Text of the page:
Last night, as Oscar was heading to bed, he wanted to bring the book he is reading -- Honus and Me -- along with him. When I said no, his shoulders rolled forward, his arms swung at his sides, his chin quivered and tears beaded on his long lashes. He almost dropped to the floor into a w-sit and screamed into his palms. Usually when he reacts like this it means that he has some plan that we are foiling by denying his request. Clearly he wanted to sneak in some reading after lights out.
Oscar, who is nearly 11 and has Prader-Willi syndrome, struggles with sleep – he goes to bed earlier than his siblings and still naps for a couple of hours every afternoon. Even so, some days he’s barely keeping his eyes open at school despite several “sensory breaks” to get his internal engine revved up. He’s many years overdue for the sleep study that will probably show that he’s not moving into the deepest cycles of sleep and, in fact, is awake much of the night.
I’m often anxious about getting him the sleep he needs to function at school and at home. With less sleep his behavior is more volatile, he’s less flexible, has trouble concentrating and moves even more slowly than usual. And, because of Oscar’s naps, I’m always asking his siblings to use quieter voices in the afternoon. I snap when one of them scrapes the kitchen stool over the tile floor or accidentally slams a door. I’m especially reluctant to invite their friends over to play. The afternoon hours are stressful for me and boring for Abe and Ruby.
I’m so tired of this dynamic that we are plowing forward with renovations on our dilapidated old house so that we might be able to sell it and find a home that works better for our family. Oscar needs to have his own room farther from the bustle of our household and Abe and Ruby need a space to play with friends without worrying about waking their brother.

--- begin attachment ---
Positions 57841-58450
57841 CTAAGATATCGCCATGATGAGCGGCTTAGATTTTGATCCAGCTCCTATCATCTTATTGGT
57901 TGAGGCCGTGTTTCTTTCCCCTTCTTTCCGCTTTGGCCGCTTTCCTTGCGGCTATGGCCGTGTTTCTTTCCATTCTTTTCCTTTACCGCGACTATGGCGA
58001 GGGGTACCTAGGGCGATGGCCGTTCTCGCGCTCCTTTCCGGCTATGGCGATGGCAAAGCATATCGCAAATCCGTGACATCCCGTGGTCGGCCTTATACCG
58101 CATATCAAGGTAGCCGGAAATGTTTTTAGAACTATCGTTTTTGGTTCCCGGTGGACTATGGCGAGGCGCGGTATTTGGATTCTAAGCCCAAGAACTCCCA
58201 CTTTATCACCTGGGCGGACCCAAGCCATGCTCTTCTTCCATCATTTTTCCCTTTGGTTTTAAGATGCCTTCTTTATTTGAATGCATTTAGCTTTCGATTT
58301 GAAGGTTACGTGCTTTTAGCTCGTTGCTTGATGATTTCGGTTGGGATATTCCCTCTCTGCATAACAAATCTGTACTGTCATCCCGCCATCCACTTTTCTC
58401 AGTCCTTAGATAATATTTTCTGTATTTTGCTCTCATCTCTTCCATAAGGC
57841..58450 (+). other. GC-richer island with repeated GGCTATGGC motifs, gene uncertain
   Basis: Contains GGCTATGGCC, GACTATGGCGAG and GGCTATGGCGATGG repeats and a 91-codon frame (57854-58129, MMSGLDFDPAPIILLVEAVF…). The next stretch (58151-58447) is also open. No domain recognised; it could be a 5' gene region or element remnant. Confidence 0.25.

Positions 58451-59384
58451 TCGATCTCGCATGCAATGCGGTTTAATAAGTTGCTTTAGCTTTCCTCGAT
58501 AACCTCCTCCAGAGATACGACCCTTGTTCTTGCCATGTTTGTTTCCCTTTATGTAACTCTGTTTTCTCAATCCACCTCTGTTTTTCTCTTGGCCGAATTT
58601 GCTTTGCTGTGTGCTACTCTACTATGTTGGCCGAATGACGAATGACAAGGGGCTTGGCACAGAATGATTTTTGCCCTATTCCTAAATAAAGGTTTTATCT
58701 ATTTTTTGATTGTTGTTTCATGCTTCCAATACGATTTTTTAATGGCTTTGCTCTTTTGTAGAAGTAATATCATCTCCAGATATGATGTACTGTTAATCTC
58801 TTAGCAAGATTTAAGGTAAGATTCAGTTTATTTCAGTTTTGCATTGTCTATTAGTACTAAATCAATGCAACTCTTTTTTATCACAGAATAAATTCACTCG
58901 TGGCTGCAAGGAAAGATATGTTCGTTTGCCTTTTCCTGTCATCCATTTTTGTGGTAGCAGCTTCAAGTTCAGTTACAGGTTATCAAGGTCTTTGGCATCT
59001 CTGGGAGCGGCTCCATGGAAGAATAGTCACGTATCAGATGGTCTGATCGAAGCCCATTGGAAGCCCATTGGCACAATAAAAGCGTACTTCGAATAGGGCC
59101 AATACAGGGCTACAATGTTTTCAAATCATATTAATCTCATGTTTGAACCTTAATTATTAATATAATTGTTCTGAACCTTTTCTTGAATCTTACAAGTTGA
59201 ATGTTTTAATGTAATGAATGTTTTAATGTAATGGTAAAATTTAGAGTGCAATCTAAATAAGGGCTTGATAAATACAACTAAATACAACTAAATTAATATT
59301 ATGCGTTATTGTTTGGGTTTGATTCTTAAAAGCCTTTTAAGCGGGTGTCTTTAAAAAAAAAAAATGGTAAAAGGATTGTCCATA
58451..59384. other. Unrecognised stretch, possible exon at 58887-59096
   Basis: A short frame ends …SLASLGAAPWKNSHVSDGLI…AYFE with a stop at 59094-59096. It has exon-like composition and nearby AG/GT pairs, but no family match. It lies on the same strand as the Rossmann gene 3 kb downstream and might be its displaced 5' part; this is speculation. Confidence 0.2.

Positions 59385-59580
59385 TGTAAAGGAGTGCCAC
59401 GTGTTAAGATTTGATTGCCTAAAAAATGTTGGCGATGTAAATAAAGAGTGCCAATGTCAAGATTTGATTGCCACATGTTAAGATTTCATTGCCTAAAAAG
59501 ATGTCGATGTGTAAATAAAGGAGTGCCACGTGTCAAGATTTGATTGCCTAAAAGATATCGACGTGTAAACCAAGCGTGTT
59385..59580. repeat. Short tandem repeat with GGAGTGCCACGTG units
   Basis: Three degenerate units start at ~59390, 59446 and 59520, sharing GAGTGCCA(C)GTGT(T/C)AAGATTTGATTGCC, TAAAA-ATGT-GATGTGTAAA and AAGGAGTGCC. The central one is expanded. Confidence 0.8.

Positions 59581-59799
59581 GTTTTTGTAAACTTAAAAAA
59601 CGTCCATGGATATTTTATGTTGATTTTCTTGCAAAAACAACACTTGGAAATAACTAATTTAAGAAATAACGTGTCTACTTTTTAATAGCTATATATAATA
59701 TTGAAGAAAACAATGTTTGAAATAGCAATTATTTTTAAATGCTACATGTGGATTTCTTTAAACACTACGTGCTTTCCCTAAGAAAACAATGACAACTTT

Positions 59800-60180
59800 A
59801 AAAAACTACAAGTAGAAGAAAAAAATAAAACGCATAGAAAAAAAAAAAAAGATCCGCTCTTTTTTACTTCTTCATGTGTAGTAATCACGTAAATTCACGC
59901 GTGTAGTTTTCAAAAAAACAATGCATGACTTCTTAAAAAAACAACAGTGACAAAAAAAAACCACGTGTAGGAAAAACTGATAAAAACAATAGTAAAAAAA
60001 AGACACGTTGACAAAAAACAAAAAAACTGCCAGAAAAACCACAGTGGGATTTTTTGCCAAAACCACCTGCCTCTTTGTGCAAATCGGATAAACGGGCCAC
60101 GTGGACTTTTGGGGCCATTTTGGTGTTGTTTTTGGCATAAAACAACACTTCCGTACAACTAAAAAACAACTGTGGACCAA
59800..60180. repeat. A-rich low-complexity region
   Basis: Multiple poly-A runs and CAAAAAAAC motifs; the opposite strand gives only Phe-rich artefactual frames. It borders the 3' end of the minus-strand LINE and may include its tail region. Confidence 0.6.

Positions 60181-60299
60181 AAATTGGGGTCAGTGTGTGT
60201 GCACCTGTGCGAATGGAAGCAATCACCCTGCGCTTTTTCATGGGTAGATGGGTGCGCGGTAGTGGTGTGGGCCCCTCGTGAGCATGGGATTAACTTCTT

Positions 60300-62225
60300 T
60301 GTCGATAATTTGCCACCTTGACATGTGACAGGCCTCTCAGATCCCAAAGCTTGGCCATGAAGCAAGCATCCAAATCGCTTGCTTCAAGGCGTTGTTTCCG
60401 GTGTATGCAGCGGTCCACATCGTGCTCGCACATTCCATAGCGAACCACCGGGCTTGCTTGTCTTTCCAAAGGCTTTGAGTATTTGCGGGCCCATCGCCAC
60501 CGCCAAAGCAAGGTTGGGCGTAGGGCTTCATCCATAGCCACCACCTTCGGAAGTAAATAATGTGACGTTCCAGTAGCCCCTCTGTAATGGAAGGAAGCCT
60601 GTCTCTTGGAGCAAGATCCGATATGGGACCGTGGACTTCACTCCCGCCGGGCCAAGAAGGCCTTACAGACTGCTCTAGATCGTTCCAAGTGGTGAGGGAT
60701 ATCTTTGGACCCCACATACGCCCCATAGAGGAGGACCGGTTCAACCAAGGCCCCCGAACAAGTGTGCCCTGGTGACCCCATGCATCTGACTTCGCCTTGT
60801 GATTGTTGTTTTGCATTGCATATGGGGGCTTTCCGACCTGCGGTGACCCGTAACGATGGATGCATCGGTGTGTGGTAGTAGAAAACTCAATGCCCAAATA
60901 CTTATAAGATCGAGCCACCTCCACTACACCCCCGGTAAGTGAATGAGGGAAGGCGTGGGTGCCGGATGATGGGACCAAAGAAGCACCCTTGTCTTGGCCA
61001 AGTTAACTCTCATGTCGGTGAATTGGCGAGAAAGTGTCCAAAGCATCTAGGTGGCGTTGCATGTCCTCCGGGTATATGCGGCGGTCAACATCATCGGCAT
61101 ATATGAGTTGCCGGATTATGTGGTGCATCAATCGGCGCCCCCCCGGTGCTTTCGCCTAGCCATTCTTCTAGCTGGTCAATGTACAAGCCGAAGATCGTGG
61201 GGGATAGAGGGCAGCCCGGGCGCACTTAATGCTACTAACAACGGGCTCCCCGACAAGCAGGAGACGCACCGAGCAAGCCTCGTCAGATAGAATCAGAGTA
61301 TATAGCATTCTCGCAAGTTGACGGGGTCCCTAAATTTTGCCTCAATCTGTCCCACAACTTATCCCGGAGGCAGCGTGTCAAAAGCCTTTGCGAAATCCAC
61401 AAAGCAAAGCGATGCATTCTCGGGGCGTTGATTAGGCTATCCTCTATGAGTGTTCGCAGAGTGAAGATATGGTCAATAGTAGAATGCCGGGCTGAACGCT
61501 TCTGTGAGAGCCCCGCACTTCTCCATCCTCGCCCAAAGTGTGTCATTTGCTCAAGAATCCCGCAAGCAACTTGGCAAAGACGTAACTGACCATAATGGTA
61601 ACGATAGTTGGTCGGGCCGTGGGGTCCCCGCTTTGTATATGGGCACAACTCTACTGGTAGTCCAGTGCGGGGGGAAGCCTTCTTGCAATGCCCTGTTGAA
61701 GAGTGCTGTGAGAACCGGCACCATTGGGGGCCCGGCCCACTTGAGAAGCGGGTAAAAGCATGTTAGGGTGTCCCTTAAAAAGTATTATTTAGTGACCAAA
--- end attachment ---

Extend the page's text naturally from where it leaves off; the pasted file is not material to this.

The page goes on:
At times like this, when I am surrounded by moving boxes and piles of stuff to donate, when I’m carting crates of dishes over to the house we are paying an extraordinary amount of money to rent for two months during the renovations, when I’m consulting with stagers and kitchen designers about what color to paint the house and which faucet to buy so that it is more likely to sell, I get a little overwhelmed and go down that scary path of “what if”. What if Oscar didn’t have Prader-Willi syndrome? What if we’d been able to maintain this house all along, or didn’t need more bedrooms, or didn’t have to stay home every afternoon (or, while I’m at it) could walk to get ice cream at night more than once a year because we felt like it? What if…
That path leads nowhere. And truthfully I’m excited about the changes we’ll make to this house. I’m even excited about being in a new space for a few months. It’s not all bad, this path we are on – it is just too often overwhelming.
Oscar’s tears stopped quickly last night. He stood up tall, pushed his shoulders back, calmed his voice and clearly articulated his position that he is a 5th grader now and that 5th graders are responsible enough to keep their books in their room without being tempted to read. I was impressed with how he pulled it together, and, uncharacteristically, I struck a deal. If he manages to be ready for school -- dressed, backpack packed, shoes on, teeth brushed -- every morning this week by 8am with no reminders he will earn the privilege of having his book in his room with him at night.
Oscar giddily accepted that challenge. Thrilled and confident in his ability to prove to me that he is ready for 5th grade responsibilities, he turned again toward his bedroom, but then peeked back around the corner and said in a silly French accent:
“Yoo vill be soopriz-ed!”
I laughed so hard, at his humor, at his funny little accent, and at our crazy crazy life, that the other two kids came running. (“What is that sound? Mommy laughing? It couldn’t be!!”) And it occurred to me that what is interesting about this path that we are on, this path I love to despise, is that I am often surprised. And Oscar is most often the one who surprises me.
Mary Hill lives in Berkeley with her husband Paul and three children, Abe, Oscar and Ruby.